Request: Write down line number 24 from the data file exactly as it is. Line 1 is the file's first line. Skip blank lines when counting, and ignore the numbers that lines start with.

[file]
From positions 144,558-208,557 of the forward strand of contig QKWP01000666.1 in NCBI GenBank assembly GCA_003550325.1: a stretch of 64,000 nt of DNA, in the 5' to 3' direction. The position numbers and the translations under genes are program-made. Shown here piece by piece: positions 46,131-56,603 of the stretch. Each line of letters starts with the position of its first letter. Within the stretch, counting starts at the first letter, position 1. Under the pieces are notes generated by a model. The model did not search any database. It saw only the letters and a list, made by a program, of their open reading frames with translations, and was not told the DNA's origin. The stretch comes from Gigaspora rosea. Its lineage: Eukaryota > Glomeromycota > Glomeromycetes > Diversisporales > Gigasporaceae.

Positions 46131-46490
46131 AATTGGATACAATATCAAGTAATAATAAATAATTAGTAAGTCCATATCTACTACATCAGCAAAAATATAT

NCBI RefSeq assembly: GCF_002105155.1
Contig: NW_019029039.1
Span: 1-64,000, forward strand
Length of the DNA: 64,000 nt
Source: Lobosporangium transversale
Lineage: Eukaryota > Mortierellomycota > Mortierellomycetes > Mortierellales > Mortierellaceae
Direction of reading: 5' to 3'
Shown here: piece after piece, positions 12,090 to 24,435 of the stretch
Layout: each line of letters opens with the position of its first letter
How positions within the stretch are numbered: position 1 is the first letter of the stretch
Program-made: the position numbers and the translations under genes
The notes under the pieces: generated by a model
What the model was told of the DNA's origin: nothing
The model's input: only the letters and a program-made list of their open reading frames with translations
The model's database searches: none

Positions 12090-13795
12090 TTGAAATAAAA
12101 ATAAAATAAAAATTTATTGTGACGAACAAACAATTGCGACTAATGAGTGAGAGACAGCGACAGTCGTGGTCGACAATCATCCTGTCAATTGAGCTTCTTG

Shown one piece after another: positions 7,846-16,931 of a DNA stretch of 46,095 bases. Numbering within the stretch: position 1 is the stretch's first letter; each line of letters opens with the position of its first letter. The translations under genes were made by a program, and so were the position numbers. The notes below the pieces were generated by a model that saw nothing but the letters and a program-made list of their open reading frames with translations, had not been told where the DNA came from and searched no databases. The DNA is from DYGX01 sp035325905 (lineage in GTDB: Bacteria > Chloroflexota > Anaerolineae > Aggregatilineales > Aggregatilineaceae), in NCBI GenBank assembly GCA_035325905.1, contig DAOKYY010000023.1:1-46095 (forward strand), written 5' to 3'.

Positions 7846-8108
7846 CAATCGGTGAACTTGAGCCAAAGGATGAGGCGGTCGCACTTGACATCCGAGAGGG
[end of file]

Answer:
7846 CAATCGGTGAACTTGAGCCAAAGGATGAGGCGGTCGCACTTGACATCCGAGAGGG